Diet & Nutrition
Usually you can use your eggs past the expiration date. But how do you know if they are still good? Here's an easy test:
Put your egg into a bowl of cool water.
If the egg sinks to the bottom of the bowl, it is fresh.
If one end of the egg sinks, while the other end floats up (so the egg looks like it is "standing" on one end), then it's not fresh but still OK to eat.
If the egg floats all the way to the top, it's bad.
One of the top headlines today is a story about a 24-year-old woman who got flesh-eating bacteria, or "necrotizing fasciitis," after a fall from a zip line. She's had one leg amputated and may lose some fingers and her other foot.
This is one of those scary stories that makes us wonder how vulnerable we might be to just the most minor of scrapes and cuts. Western medicine has some basic advice to give people to prevent such problems:
There is no known way to fully prevent the illness, but the National Necrotizing Fasciitis Foundation suggests these common sense tips: frequent hand-washing, immediate medical treatment for wounds (thorough cleansing of the area and application of an antibacterial ointment), limited contact with anyone with a strep infection, and teaching children the need for cleanliness.
A woman recently filed a lawsuit against Nutella for misleading advertising - she was angry that she thought she was feeding her child something "healthy" - despite Nutella being the flavor and consistency of a melted chocolate bar.
But Nutella isn't bad for you, as long as it's consumed in moderation. Don't put a big spoonful in your mouth - especially one after the other - because one tablespoon contains 100 calories. But a small amount spread upon a piece of whole grain toast shouldn't kill you.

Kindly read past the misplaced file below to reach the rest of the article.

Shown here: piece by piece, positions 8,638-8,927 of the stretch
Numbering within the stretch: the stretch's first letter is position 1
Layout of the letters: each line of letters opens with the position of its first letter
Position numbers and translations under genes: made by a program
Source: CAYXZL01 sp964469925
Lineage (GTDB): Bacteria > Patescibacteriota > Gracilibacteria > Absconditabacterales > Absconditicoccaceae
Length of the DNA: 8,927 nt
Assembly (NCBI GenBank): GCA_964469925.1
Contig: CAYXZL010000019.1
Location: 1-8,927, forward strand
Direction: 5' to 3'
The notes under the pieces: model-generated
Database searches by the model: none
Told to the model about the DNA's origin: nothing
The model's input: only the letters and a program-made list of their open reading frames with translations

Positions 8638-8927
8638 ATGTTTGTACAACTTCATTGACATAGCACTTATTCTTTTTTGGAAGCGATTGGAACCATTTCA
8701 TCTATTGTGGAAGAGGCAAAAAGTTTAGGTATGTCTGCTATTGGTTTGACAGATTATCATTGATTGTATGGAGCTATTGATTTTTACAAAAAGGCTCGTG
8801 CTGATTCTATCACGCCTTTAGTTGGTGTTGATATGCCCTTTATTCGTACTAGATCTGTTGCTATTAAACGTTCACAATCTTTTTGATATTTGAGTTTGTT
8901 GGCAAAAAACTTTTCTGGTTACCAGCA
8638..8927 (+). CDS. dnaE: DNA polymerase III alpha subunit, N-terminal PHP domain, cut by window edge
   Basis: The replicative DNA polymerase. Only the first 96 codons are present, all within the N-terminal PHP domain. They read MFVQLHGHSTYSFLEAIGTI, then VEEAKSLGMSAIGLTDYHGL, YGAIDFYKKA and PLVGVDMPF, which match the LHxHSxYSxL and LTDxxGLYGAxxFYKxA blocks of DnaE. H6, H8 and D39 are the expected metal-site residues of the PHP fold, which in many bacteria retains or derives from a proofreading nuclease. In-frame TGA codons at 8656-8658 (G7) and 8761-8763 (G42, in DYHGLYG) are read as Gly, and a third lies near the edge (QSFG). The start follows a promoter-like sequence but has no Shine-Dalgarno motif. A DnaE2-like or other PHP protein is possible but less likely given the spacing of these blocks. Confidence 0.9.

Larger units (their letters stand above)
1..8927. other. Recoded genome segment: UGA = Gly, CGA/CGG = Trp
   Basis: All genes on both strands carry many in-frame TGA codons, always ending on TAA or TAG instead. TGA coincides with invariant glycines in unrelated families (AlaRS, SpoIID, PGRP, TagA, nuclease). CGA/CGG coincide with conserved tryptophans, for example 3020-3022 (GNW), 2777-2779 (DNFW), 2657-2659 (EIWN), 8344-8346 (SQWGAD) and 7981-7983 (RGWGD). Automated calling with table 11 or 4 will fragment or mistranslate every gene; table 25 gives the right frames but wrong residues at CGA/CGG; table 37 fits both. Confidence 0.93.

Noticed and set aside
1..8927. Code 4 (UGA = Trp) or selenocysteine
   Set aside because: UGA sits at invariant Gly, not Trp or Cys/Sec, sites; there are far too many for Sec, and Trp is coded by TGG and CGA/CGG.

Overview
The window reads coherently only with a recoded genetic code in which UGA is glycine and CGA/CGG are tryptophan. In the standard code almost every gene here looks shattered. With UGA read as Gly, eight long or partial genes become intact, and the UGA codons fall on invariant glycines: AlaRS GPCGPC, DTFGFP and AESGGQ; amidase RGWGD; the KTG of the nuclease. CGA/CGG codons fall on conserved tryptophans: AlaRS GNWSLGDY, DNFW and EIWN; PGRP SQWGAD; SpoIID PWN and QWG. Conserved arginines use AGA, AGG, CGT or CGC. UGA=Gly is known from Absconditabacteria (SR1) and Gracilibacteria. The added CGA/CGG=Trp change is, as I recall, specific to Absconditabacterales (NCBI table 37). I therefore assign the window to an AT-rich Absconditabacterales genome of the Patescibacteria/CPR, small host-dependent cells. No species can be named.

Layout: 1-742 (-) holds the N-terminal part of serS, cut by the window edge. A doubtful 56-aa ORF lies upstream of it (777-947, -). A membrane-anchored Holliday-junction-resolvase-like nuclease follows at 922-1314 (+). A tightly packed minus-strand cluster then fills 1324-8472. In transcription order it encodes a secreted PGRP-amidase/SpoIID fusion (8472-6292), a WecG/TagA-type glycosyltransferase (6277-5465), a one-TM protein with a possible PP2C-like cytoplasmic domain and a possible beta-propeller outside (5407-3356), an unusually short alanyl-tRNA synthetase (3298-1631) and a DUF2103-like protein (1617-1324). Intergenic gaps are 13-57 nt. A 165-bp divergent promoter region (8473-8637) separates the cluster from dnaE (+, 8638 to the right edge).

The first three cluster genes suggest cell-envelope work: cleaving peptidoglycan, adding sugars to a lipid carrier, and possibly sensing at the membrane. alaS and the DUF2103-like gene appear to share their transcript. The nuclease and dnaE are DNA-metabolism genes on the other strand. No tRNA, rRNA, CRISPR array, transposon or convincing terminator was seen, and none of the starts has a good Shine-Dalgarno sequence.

What's next? Gluing your mouth shut so you can only eat what fits through a straw? The latest fad diet is the "feeding tube diet," which involves a doctor putting a feeding tube down your nose and carrying around a bag filled with liquid proteins and fats.
This seems like an extreme way to lose a few pounds. My question is, can you eat other things while the tube is down your throat? Would it stop you from downing a Twinkie or some ice cream?
Hopefully this extreme diet will fade away into the woodwork. Exercise, not malnutrition, should be the first focus of any diet.
I've always had mixed feelings about the controversy over fluoride. While I am a fan of natural health, I am also measured in my approach and not swayed by hysteria. (For example, after researching the pros and cons of microwaves, I decided that microwaves are probably safe. Your mileage may vary.) So I haven't been overly fearful about the fluoride put into our drinking water.
However, some do have very strong reactions to fluoride. If you have vague symptoms and can't find relief, and no doctor seems to be able to help you, perhaps you have a fluoride "allergy." I'm terming it that because it seems some people have very strong reactions to it, while others, not so much. It's important to keep that in perspective, because I feel being fearful of every possible additive that might be in your food or water is stress-inducing - and that stress is possibly more harmful to your health than the actual additive!
Be on the lookout: Aspartame is being renamed "AminoSweet" and will be marketed as a "natural" sweetener: